To put this in perspective with Indian requirements- A T-90/T-72 Tank weighs 46.5 Tonnes, An Arjun weighs 58.5 Tonnes, A Bofors FH-77A weighs 11.5 Tonnes. From this list of heavy equipment, the IL-76 would not be able to carry the Arjun might which the C-17 would. All the others can be carried easily. But then, the Arjun is not assigned to any Strike Corps and as stated by the Indian Army, it never will. So the probability of the C-17 being asked to ferry the Arjun is extremely remote. I am sure the IAF Chief knows this.

In addition, what usefullness would a load carrying capacity of 70 T versus 60T achieve? Can it carry 2 T-90's at the same time? No. But there is no debating that 77 Tonnes is better than 60 Tonnes.

The downtime of the IL-76 would be obviously higher than the C-17. But as the AN-TPQ radar experience show, US equipment is not much better ( None of the AN-TPQ terrain locating radars bought in 2001 apparently work, 6 years after purchase-as per the Indian Army Chief).

So, the moot question: Why are we paying $ 5.8 Billion for 10 C-17's, when we can buy 20 IL-78 CF's for $ 1 Billion with the added risk that the C-17 becomes show-pieces when hit by sanctions? Not that the Russians are saints, but we have the option to work with the Ruskies to make the IL-78 better (ala SUKHOI 30MKI)and the IAF already operate a huge IL-78 fleet. And for folks abusing the IL-78: we have our AWACS on the 78's. Do you think we would have chosen the 78 if it was down 50% of the time for the AWACS platform? (Answer: NO, A airplane is typically 15% of the cost of the AWACS platform btw)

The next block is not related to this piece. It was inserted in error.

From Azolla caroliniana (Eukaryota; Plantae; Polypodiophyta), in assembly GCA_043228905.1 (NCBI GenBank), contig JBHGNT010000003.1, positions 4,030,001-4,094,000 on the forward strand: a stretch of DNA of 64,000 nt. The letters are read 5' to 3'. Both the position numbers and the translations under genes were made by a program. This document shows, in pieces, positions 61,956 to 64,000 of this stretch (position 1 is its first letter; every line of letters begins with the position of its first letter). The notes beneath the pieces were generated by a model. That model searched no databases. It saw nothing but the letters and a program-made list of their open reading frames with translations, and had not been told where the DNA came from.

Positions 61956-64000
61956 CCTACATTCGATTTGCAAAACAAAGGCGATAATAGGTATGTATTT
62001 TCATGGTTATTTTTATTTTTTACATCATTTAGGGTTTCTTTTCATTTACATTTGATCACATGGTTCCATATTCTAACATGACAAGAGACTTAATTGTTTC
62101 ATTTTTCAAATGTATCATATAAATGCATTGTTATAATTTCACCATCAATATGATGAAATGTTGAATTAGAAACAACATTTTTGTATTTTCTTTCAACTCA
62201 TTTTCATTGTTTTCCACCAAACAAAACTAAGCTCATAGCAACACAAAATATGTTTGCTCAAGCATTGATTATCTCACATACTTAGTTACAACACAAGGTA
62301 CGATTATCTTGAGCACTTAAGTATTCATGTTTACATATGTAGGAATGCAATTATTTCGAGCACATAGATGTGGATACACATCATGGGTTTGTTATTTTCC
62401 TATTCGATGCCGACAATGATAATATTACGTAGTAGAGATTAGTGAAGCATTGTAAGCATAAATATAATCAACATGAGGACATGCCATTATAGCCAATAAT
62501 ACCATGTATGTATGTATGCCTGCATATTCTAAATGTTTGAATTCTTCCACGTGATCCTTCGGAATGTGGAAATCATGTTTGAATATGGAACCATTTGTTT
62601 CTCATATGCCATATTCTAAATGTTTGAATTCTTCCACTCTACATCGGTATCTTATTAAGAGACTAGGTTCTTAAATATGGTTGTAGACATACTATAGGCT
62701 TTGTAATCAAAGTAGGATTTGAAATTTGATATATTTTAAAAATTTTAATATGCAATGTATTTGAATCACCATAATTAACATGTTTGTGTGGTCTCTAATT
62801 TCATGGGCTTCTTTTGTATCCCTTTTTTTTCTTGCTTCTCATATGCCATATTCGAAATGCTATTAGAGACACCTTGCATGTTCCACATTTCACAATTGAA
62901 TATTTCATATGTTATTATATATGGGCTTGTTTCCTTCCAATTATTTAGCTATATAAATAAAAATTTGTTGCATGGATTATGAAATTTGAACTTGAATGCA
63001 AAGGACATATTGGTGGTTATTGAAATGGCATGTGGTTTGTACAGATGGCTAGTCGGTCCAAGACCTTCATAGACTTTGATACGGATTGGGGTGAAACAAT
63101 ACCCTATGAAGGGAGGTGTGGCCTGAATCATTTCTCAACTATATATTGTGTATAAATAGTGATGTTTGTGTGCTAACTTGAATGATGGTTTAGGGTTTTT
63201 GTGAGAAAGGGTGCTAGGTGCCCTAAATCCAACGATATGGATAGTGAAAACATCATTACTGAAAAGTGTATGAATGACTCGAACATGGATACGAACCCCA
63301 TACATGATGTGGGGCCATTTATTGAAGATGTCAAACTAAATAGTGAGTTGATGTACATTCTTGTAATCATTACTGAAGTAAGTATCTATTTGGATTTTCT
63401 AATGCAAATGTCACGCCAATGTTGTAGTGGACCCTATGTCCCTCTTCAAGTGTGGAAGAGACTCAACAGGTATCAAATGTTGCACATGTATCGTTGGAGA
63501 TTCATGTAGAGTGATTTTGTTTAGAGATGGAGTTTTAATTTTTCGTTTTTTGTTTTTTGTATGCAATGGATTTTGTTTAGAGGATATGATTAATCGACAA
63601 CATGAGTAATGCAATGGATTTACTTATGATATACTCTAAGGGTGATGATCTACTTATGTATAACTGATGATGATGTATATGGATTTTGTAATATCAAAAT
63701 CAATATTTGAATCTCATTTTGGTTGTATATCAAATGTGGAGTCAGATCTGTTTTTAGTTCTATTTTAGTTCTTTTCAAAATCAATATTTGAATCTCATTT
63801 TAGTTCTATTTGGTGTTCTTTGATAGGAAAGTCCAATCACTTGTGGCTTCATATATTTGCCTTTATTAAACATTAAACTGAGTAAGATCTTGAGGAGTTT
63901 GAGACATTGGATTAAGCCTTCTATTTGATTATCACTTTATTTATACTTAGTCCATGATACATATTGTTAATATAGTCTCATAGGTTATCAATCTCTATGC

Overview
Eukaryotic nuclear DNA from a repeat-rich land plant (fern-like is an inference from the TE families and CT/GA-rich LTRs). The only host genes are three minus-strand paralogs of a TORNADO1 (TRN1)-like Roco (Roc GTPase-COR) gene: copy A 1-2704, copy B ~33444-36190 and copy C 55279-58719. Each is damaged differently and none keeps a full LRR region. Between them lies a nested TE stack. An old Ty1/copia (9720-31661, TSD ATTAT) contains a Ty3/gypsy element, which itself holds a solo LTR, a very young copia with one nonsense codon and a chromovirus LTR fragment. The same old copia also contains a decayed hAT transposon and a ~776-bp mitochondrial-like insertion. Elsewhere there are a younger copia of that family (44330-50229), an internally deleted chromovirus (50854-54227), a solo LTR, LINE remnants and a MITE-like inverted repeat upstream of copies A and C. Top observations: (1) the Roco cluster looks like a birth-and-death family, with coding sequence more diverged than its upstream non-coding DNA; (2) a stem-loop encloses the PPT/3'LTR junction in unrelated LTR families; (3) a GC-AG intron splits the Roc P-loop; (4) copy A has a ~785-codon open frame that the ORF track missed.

If the decision to all the above points is

1. For an aircraft which can take-off from a strip 1000 feet shorter

2. Greater payload of 10 tonnes.

3. Perceived greater availability of the C-17 and ability to be operated by 3 people (as claimed in C-17 literature)

Then i am afraid we are making the wrong decision. Obviously someone benefits by this wrong decision. Who it benefits, time & CAG/CBI/A future scam would un-earth (or not) 5 years down the line.

Till then, as tax payers, bring on the extra tax on petrol, food, and salaries.

TATHAGATA

Gautam said...

Years ago the IAF had judged that its airlifting capabilities were grossly inadequate for wartime situations and that it needed to triple its lifting capacity. From that, and seeing the airlifting fleets of countries with similarly huge militaries, I welcome this purchase. If anything we need more C-17s; something like 30 planes would be a more comfortable number.

Some have criticised the price but it appears the IAF has done its homework her; there are no foreign analogues in the C-17's weight class: the Il-76 has a tiny cargo bay, and the An-124 is out of production.

My only concern is that the C-17A is limited in its capability to operate from unprepared airstrips: the IAF should have gone for the proposed C-17B upgrade with reinforced landing gear instead.

Anonymous said...

There is a limit wrt load and areas where they such ACs can operate. USA and other countries r working on Airships which can carry twice or more the load a C5 or C17 can carry to areas inaccessible by air or road.

India needs to give this a serious thought as due to vast inaccessible border regions, such Airships will be a major force multiplier.

Mr. Ra said...

Lesson is simple.

If the pocket is full, purchase C-17.

If the pocket is half full, purchase IL-78.

If the pocket is empty, get F-16s for free.